Great post overall, but I definitely believe Halo 3's skill gap is far, far greater than Halo 4 or Halo 5. First, Halo 3 doesn't have the game breaking gimmicks like Spartan/armor abilities that ruin 4/5. Halo 3 has equipment, but these are map pick-ups and not even close to being as negatively impacting on game play as Spartan/armor abilities. Second, even with the negatives of the Halo 3 BR, there is more depth, and thus skill, to the weapon than any weapon that 343 has ever developed. Third, Halo 3's sniper takes more skill to use than any other sniper in the franchise. Halo 4's sniper was super easy and everyone knows what a joke the H5 sniper is. You may have to split hairs when it comes to skill gap and competitive merit between Halo 4 and Halo 5, but Halo 3 is leaps and bounds ahead.

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 Third, Halo 3's sniper takes more skill to use than any other sniper in the franchise.

 

This I disagree with. Yes, it takes physical skill to land shots with the Halo 3 sniper, which is important, but there is also no legitimate threat to a sniper (other than another sniper). If a player has the only sniper rifle on the map, they can sit there shooting with absolutely no viable threat to them. It allows players to sit in the open taking pot shots at players that have no defense other than to run. That decreases the skill required to use the weapon in my mind.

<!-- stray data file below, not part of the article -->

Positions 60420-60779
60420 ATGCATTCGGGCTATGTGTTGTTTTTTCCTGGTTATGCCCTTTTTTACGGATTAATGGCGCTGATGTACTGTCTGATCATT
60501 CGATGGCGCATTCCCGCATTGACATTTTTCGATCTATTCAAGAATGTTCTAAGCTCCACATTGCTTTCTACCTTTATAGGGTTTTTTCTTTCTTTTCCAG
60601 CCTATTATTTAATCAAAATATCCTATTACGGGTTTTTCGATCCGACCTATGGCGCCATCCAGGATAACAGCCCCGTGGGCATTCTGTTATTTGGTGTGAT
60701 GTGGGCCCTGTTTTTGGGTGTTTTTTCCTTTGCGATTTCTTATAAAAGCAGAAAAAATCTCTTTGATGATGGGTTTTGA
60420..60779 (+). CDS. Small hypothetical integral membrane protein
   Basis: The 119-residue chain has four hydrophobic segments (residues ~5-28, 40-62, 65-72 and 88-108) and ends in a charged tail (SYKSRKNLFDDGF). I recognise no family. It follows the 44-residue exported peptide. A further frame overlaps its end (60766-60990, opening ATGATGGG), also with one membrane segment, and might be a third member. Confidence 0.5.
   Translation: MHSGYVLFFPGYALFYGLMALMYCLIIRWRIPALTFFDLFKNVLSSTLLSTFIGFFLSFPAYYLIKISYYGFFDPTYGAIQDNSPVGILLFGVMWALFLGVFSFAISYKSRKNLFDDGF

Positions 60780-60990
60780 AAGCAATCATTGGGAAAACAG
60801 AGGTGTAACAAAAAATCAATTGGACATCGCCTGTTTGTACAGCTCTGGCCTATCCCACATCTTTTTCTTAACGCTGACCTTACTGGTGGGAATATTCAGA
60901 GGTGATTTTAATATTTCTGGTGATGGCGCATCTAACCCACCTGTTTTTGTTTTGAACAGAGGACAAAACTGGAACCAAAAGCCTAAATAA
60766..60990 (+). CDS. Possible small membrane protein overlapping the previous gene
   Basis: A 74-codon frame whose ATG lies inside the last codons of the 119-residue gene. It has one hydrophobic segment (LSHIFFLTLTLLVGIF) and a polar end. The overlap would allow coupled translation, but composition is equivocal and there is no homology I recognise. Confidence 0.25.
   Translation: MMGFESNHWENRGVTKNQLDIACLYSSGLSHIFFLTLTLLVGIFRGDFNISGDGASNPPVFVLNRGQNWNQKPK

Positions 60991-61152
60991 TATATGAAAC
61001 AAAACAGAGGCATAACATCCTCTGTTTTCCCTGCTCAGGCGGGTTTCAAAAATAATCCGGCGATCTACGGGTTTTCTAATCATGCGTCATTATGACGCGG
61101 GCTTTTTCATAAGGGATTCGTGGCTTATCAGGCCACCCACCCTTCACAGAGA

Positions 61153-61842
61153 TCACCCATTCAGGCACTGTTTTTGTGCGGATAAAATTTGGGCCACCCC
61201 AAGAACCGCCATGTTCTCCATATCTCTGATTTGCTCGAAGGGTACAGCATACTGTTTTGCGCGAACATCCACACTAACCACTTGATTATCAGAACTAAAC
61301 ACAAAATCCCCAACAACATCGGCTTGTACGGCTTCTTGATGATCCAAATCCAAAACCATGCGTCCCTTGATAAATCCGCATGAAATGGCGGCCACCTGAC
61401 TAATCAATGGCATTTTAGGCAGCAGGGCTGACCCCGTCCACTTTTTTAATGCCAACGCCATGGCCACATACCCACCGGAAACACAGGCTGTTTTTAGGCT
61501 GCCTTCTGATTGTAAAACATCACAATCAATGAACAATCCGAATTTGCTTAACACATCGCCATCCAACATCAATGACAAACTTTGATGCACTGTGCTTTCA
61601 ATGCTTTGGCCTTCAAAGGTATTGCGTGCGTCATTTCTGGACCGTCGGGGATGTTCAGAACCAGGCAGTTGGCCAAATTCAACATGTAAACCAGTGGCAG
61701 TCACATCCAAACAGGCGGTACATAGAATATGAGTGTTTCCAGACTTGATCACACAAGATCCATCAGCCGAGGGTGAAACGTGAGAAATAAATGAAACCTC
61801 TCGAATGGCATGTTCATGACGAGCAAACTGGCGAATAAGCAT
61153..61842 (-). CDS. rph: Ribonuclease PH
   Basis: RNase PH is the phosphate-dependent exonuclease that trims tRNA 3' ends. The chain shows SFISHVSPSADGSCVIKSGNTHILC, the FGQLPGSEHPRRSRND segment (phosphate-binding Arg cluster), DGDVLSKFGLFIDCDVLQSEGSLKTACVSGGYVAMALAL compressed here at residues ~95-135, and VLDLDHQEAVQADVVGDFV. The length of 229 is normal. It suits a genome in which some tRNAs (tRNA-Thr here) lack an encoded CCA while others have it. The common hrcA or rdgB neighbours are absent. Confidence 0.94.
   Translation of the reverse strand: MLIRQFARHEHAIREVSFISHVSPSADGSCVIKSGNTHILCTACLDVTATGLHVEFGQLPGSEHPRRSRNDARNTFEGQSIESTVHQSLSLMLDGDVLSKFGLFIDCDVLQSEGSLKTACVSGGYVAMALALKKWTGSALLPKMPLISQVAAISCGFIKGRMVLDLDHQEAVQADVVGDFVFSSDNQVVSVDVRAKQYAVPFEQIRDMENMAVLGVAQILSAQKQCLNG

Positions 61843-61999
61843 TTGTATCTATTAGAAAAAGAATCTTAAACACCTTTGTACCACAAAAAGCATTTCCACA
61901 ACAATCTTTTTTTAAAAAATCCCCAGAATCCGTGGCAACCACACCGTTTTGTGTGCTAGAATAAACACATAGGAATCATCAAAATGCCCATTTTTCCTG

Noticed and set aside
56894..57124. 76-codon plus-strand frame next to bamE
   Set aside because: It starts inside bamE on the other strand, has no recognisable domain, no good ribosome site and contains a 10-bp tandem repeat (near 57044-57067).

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"Competitive" is one of those buzzwords used on halo boards that I like to avoid using because people don't really know what you mean by it. For example, some people may argue that h3 is the most competitive halo game because they define "competitive" as a metric for tournament turnout. Others may argue reach is less competitive than h2 because they define "competitive" as a metric for the incentive to compete (ranks).

 

When I make these objective comparisons between different halo game's designs, I only care about relative skill gap/competitive merit- the amount of separation between the best players and the worst. If we were to replace the word "competitive" with "skill gap," it appears you and I have no disagreements.

 

It is an objective fact that, in terms of melee skill, less is demanded from the player in h2 relative to h1 due to the lunge system. The distance between the best and worst players is more narrow in h2 compared to h1 because of this. While it may be possible for a melee lunge system to be incorporated in a halo game where the gap between good and bad players is widened, that's not the case in halo 2 (or any halo game with melee lunge) when compared to CE, and has no relevance when answering the question "Is it a fact that H1's melee system has a larger skill gap than H2's?"

 

We can make these same comparisons for each aspect of gameplay- single shot vs burst, random spread vs consistent spread, long grenade fuse times vs short grenade fuse times, static vs dynamic power item timers, fast strafe vs slow strafe, etc...